Love! Love! Your tenderness, Your beautiful, watchful ways Grasp me, fold me, cover me; I lie in a kind of daze, Neither asleep nor yet awake, Neither a bud nor flower.
Brings to-morrow Joy or sorrow, The black or the golden hour? Love! Love! You pity me so! Chide me, scold me--cry, "Submit--submit! You must not fight!" What may I do, then? Die? But, oh my horror of quiet beds! How can I longer stay! "One to be ready, Two to be steady, Three to be off and away!" Darling heart--your gravity! Your sorrowful, mournful gaze-- "Two bleached roads lie under the moon, At the parting of the ways.
" But the tiny, tree-thatched, narrow lane, Isn't it yours and mine? The blue-bells ring Hey, ding-a-ding, ding! And buds are thick on the vine.
Love! Love! Grief of my heart! As a tree droops over a stream You hush me, lull me, dark me, The shadow hiding the gleam.
Your drooping and tragical boughs of grace Are heavy as though with rain.
Run! Run! Into the sun! Let us be children again.

Written by Katherine Mansfield |


 These be two
What a size! Grand big arms And round red faces; Big substantial Sit-down-places; Great big bosoms firm as cheese Bursting through their country jackets; Wide big laps And sturdy knees; Hands outspread, Round and rosy, Hands to hold A country posy Or a baby or a lamb-- And such eyes! Stupid, shifty, small and sly Peeping through a slit of sty, Squinting through their neighbours' plackets.

Written by Katherine Mansfield |

Sea Song

 I will think no more of the sea! Of the big green waves And the hollowed
shore, Of the brown rock caves No more, no more Of the swell and the weed
And the bubbling foam.
Memory dwells in my far away home, She has nothing to do with me.
She is old and bent With a pack On her back.
Her tears all spent, Her voice, just a crack.
With an old thorn stick She hobbles along, And a crazy song Now slow, now quick, Wheeks in her throat.
And every day While there's light on the shore She searches for something; Her withered claw Tumbles the seaweed; She pokes in each shell Groping and mumbling Until the night Deepens and darkens, And covers her quite, And bids her be silent, And bids her be still.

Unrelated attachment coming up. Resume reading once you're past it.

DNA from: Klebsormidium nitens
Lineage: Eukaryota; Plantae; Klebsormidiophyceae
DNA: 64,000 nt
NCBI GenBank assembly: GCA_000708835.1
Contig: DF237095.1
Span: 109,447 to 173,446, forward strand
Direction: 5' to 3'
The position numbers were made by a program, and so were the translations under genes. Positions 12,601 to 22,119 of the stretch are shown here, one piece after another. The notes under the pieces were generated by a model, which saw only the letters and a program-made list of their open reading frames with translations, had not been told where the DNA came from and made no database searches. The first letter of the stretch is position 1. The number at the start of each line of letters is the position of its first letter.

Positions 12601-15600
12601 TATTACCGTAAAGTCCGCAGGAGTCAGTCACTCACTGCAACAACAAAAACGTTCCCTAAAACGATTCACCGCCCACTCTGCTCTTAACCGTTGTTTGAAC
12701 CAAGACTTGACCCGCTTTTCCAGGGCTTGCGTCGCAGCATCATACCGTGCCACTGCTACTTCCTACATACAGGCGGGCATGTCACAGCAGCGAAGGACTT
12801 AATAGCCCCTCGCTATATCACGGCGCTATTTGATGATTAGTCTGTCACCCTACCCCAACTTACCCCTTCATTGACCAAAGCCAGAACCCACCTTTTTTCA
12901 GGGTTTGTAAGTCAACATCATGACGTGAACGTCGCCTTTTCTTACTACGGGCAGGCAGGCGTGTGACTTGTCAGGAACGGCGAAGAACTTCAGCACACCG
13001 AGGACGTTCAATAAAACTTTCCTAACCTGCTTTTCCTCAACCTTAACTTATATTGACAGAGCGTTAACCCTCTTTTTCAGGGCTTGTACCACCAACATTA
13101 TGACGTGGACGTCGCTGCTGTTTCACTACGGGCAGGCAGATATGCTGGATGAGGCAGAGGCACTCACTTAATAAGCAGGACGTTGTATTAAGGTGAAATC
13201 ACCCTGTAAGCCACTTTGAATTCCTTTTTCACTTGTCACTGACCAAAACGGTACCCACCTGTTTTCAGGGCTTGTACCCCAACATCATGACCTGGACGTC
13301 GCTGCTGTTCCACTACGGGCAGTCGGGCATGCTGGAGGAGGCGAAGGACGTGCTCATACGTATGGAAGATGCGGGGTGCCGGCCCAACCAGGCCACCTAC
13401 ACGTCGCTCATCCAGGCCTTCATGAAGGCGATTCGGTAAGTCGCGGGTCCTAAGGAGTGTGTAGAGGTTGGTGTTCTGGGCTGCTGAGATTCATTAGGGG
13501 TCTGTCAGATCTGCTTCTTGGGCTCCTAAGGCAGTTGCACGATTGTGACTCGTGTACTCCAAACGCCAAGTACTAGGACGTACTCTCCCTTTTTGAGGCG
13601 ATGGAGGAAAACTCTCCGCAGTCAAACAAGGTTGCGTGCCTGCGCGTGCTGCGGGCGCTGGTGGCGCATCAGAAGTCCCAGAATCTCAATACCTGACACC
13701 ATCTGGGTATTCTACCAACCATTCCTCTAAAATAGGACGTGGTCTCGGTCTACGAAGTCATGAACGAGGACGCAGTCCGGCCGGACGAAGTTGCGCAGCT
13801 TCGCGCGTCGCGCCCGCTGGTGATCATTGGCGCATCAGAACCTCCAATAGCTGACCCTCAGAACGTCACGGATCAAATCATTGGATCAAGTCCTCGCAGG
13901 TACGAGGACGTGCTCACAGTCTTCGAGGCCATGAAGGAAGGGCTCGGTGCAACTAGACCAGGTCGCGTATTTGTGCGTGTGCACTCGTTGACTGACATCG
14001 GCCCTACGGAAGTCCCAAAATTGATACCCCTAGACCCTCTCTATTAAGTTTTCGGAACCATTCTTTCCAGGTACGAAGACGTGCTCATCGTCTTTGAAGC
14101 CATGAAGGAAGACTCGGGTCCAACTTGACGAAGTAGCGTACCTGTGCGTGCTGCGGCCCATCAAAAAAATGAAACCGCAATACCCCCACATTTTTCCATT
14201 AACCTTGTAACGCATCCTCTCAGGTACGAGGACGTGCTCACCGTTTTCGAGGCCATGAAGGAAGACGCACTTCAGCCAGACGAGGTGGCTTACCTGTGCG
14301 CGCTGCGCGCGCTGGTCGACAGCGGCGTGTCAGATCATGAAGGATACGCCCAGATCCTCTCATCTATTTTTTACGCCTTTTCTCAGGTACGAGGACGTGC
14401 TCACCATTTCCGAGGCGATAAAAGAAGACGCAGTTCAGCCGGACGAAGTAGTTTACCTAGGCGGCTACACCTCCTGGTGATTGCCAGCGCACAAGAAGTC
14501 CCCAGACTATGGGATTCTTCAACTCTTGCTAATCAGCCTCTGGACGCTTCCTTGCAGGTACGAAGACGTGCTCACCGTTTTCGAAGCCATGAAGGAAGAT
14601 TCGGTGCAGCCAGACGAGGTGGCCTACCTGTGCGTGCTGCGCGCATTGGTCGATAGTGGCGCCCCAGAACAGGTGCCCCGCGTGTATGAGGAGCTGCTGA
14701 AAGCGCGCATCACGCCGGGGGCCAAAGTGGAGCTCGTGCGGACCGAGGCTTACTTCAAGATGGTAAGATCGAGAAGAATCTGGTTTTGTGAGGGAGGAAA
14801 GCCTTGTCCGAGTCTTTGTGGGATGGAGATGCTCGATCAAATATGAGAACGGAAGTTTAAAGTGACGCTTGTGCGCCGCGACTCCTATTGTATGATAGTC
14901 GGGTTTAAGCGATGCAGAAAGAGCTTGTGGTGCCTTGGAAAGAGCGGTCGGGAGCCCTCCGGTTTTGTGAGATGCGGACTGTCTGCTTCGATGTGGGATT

The ghostly feet Of the whispery waves Tiptoe beside her.
They follow, follow To the rocky caves In the white beach hollow.
She hugs her hands, She sobs, she shrills, And the echoes shriek In the rocky hills.
She moans: "It is lost! Let it be! Let it be! I am old.
I'm too cold.
I am frightened.
the sea Is too loud.
it is lost, It is gone.
" Memory Wails in my far away home.

Written by Katherine Mansfield |

The Town Between the Hills

 The further the little girl leaped and ran,
The further she longed to be;
The white, white fields of jonquil flowers
Danced up as high as her knee
And flashed and sparkled before her eyes
Until she could hardly see.
So into the wood went she.
It was quiet in the wood, It was solemn and grave; A sound like a wave Sighed in the tree-tops And then sighed no more.
But she was brave, And the sky showed through A bird's-egg blue, And she saw A tiny path that was running away Over the hills to--who can say? She ran, too.
But then the path broke, Then the path ended And wouldn't be mended.
A little old man Sat on the edge, Hugging the hedge.
He had a fire And two eggs in a pan And a paper poke Of pepper and salt; So she came to a halt To watch and admire: Cunning and nimble was he! "May I help, if I can, little old man?" "Bravo!" he said, "You may dine with me.
I've two old eggs From two white hens and a loaf from a kind ladie: Some fresh nutmegs, Some cutlet ends In pink and white paper frills: And--I've--got A little hot-pot From the town between the hills.
" He nodded his head And made her a sign To sit under the spray Of a trailing vine.
But when the little girl joined her hands And said the grace she had learned to say, The little old man gave two dreadful squeals And she just saw the flash of his smoking heels As he tumbled, tumbled, With his two old eggs From two white hens, His loaf from a kind ladie, The fresh nutmegs, The cutlet-ends In the pink and white paper frills.
And away rumbled The little hot-pot, So much too hot, From the ton between the hills.

Written by Katherine Mansfield |

The Family

 Hinemoa, Tui, Maina,
All of them were born together;
They are quite an extra special
Set of babies--wax and leather.
Every day they took an airing; Mummy made them each a bonnet; Two were cherry, one was yellow With a bow of ribbon on it.
Really, sometimes we would slap them, For if ever we were talking, They would giggle and be silly, Saying, "Mamma, take us walking.
" But we never really loved them Till one day we left them lying In the garden--through a hail-storm, And we heard the poor dears crying.
Half-Past-Six said--"You're a mother! What if Mummy did forget you?" So I said, "Well, you're their Father.
Get them!" but I wouldn't let you.

Written by Katherine Mansfield |

In the Rangitaki Valley

 Valley of waving broom,